“Yesterday’s Enterprise” is widely considered one of the best-ever episodes of Star Trek: The Next Generation, not to mention one of the most-memorable hours of any Star Trek series, period. And, from the file called “Scary but True,” the episode debuted almost 21 years ago – on February 19, 1990. Contemplating how best to celebrate the latest anniversary of the episode, StarTrek.com reached out to Eric Stillwell, who shared “story by” credit with Trent Christopher Ganino. Stillwell’s personal/professional saga – how he hooked up with TNG and went on to be involved with numerous Trek adventures in myriad capacities -- is nearly as remarkable as the back story behind “Yesterday’s Enterprise” and its bumpy ride to fan-favorite status. In order to fully capture the dovetailing threads, we’re going to run our extensive interview with Stillwell in two parts, with part one down below and part two set to go live tomorrow.
Let's go all the way back. How did you land the job of TNG production assistant and what were some of your stranger, less glamorous responsibilities?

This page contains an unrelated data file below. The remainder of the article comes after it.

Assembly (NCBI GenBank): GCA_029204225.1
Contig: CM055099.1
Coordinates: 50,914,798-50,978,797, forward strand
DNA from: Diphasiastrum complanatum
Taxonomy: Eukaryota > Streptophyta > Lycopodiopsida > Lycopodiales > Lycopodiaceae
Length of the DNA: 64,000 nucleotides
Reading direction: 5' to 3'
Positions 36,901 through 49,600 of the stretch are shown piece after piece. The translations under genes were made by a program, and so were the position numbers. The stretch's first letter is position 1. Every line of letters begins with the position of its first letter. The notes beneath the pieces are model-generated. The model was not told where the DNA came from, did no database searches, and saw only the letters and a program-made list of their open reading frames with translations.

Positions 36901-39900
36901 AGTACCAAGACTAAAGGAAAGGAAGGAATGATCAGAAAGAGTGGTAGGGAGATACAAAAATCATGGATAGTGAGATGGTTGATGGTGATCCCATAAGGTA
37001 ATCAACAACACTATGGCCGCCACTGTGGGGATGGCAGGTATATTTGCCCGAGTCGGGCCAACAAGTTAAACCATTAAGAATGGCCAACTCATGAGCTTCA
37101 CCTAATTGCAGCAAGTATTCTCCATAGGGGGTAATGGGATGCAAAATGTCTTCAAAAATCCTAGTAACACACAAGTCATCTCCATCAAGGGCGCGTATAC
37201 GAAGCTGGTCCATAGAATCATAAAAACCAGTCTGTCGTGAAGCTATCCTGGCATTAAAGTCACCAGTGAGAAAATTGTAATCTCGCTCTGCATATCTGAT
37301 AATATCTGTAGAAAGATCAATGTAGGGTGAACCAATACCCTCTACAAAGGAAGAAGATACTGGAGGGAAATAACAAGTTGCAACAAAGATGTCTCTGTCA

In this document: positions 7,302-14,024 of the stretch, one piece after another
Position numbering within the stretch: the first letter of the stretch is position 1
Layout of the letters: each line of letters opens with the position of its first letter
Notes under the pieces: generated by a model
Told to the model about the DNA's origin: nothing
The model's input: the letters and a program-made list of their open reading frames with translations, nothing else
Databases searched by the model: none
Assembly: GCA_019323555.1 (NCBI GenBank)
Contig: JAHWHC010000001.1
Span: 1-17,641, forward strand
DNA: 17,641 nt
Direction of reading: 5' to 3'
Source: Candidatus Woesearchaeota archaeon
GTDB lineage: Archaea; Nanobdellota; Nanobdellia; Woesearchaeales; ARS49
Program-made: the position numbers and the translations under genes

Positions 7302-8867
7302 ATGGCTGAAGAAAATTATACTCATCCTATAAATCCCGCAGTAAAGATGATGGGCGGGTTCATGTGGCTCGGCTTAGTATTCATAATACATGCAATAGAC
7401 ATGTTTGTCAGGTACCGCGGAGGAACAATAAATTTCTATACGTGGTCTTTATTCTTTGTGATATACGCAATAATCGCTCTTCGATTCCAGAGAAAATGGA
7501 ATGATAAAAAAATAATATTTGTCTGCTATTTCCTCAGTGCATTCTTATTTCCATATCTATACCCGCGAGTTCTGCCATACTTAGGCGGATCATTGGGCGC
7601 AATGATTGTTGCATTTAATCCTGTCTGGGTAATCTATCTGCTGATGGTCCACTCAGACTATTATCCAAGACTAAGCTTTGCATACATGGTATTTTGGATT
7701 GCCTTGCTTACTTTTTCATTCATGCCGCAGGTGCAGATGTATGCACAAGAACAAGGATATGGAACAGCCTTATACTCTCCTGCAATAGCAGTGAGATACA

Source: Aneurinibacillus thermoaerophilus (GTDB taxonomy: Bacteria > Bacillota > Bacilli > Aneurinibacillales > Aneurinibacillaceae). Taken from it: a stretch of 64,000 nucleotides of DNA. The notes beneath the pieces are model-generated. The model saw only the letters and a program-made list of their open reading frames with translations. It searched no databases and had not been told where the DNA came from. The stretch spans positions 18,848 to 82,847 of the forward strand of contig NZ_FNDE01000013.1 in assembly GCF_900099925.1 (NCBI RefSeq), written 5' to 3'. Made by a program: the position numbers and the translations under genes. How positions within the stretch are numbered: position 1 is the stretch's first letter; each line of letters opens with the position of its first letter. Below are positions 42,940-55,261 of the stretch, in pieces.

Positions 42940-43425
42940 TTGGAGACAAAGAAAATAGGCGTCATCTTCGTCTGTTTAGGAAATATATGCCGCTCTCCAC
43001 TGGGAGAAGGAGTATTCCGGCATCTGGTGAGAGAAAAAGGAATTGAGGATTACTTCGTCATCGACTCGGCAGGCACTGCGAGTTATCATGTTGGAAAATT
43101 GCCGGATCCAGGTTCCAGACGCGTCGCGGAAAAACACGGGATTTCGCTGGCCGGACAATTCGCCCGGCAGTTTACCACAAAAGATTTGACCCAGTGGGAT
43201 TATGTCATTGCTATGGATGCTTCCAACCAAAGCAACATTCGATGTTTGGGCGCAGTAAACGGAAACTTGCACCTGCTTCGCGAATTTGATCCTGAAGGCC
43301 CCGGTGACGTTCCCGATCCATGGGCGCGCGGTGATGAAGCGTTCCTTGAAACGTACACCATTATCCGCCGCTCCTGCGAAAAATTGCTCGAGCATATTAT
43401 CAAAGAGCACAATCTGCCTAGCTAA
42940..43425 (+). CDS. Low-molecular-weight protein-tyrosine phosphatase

Stillwell: I had just finished my first job in television on the Hallmark Hall of Fame movie of the week called Promise starring James Garner and James Woods. It was a Warner Bros. production that filmed on location in Oregon. On the day the film wrapped, I heard the news on my car radio while driving home from location that Paramount was planning a new Trek series. So I sent my resume to Susan Sackett, who worked for Gene Roddenberry, and during one of my trips to Los Angeles I landed an interview with producer Bob Justman. I didn’t initially get the job, but I got a lovely letter from Bob which was very encouraging. When I moved to L.A. a few weeks later, I got a job at Paramount as a studio tour guide and guest relations page. As luck would have it, I was assigned to do door duty at the cast and crew screening of Encounter at Farpoint to check off names of guests as they arrived for the screening. When Bob arrived with his wife, he remembered me by name and seemed surprised to see me working on the lot – mostly because I hadn’t been bothering anybody in the Trek production offices during my time as a studio page. Literally, the next day I got a call from Bob telling me that there was an opening for a production assistant job and could I start the next morning? I nearly dropped the phone!